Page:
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NAC (acetylcysteine) Disease Interactions

There are 4 disease interactions with NAC (acetylcysteine):


Acetylcysteine (applies to NAC) hepatic encephalopathy

Major Potential Hazard, High plausibility. Applicable conditions: Hepatic Coma

The use of acetylcysteine should be discontinued in patients with encephalopathy due to hepatic failure to avoid further administration of nitrogenous substances.


  1. "Product Information. Mucomyst (acetylcysteine)." Apothecon Inc, Princeton, NJ.

Acetylcysteine (applies to NAC) asthma

Moderate Potential Hazard, Moderate plausibility.

Acetylcysteine should be used with caution in patients with asthma, or where there is a history of bronchospasm. Patients with asthma should be closely monitored during the initiation of and throughout acetylcysteine therapy.


Acetylcysteine (applies to NAC) fluid overload

Moderate Potential Hazard, Moderate plausibility. Applicable conditions: Fluid Retention

Intravenous administration of acetylcysteine can cause fluid overload, potentially resulting in hyponatremia, seizure and death. To avoid fluid overload, a diluted dose is recommended, especially in patients less than 40 kg and those requiring fluid restrictions (see dosage and administration recommended by manufacturers).


Acetylcysteine (applies to NAC) gastric hemorrhage

Moderate Potential Hazard, Moderate plausibility. Applicable conditions: Gastrointestinal Hemorrhage, Peptic Ulcer

The use of acetylcysteine may worsen vomiting. Patients with peptic ulcer disease should be evaluated for the risk of gastrointestinal hemorrhage. In the presence of gastric hemorrhage, the decision to administer this agent should take into consideration the benefits versus the risks to an individual patient.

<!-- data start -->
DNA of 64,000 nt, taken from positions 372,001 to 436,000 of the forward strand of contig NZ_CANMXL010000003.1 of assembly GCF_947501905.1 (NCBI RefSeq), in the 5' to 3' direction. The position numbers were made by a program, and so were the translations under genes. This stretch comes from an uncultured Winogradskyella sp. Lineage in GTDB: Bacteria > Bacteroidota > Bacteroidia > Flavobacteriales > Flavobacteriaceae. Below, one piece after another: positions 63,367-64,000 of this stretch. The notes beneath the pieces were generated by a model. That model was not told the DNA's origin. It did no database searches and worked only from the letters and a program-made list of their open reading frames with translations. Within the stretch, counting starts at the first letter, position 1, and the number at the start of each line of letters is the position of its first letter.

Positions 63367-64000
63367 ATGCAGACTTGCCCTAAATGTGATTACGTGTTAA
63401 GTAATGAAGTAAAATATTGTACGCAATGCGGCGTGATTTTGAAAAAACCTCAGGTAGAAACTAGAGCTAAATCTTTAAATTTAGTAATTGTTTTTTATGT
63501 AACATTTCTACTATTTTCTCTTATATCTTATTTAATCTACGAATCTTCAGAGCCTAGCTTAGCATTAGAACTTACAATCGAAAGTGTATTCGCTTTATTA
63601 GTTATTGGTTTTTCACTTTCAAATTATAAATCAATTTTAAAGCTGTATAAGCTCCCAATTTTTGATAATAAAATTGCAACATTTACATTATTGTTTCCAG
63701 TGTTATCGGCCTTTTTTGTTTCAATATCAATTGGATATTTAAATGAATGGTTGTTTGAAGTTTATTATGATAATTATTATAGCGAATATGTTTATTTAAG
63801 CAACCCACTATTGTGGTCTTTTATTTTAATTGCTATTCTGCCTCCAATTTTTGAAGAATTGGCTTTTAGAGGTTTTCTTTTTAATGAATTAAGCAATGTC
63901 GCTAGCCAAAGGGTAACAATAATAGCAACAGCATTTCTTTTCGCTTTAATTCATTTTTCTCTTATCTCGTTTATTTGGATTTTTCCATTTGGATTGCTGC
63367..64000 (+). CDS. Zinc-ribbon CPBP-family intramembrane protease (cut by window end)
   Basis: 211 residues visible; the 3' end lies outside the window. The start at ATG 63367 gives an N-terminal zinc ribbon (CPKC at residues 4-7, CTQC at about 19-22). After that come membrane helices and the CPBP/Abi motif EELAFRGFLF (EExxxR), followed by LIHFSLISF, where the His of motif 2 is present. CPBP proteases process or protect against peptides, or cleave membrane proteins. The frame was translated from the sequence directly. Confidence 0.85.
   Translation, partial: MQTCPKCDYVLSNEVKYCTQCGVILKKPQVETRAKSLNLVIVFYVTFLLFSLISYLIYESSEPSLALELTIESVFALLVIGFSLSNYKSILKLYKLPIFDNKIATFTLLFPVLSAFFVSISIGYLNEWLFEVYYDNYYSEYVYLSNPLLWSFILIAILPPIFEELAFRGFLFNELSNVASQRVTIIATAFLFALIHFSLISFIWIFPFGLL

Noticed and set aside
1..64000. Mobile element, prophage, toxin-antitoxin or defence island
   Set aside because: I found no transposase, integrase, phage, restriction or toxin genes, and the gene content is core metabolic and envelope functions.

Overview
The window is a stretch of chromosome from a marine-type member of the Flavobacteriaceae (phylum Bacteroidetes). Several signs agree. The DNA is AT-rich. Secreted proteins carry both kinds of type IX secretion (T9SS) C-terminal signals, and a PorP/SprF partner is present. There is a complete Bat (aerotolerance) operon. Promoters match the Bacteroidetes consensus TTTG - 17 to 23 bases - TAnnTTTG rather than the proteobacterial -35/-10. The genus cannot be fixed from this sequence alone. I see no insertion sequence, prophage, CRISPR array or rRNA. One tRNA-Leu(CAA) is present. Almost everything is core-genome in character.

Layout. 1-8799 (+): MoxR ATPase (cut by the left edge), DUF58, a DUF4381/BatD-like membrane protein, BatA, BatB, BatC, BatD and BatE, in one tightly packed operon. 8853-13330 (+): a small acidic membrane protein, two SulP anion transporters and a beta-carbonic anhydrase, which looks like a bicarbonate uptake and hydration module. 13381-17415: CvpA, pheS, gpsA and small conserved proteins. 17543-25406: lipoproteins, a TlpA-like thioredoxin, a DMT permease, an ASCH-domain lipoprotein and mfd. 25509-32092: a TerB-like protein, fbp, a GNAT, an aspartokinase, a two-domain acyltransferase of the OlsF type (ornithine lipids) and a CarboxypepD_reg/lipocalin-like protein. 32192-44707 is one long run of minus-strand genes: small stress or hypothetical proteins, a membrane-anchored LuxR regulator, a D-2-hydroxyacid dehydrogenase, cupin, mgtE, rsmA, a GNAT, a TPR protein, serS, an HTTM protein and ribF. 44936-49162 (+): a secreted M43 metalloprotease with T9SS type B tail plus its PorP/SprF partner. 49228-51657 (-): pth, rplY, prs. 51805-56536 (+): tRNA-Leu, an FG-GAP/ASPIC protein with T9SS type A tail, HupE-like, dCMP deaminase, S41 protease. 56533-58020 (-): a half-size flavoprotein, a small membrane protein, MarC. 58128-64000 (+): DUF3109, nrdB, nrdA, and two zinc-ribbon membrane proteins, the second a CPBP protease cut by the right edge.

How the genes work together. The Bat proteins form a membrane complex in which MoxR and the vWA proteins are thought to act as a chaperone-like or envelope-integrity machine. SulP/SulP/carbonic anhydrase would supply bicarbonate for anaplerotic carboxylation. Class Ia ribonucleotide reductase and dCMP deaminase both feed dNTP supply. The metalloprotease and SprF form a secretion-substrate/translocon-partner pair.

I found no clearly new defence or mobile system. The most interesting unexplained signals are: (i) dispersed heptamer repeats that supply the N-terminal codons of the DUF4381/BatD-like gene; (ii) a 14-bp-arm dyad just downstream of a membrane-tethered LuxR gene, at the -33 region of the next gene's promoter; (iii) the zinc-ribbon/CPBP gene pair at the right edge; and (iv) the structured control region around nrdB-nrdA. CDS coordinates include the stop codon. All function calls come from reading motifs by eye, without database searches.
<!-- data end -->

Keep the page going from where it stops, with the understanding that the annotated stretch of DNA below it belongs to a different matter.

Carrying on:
NAC (acetylcysteine) drug interactions

There are 3 drug interactions with NAC (acetylcysteine)

Drug Interaction Classification

These classifications are only a guideline. The relevance of a particular drug interaction to a specific individual is difficult to determine. Always consult your healthcare provider before starting or stopping any medication.
Major Highly clinically significant. Avoid combinations; the risk of the interaction outweighs the benefit.
Moderate Moderately clinically significant. Usually avoid combinations; use it only under special circumstances.
Minor Minimally clinically significant. Minimize risk; assess risk and consider an alternative drug, take steps to circumvent the interaction risk and/or institute a monitoring plan.
Unknown No interaction information available.

Further information

Always consult your healthcare provider to ensure the information displayed on this page applies to your personal circumstances.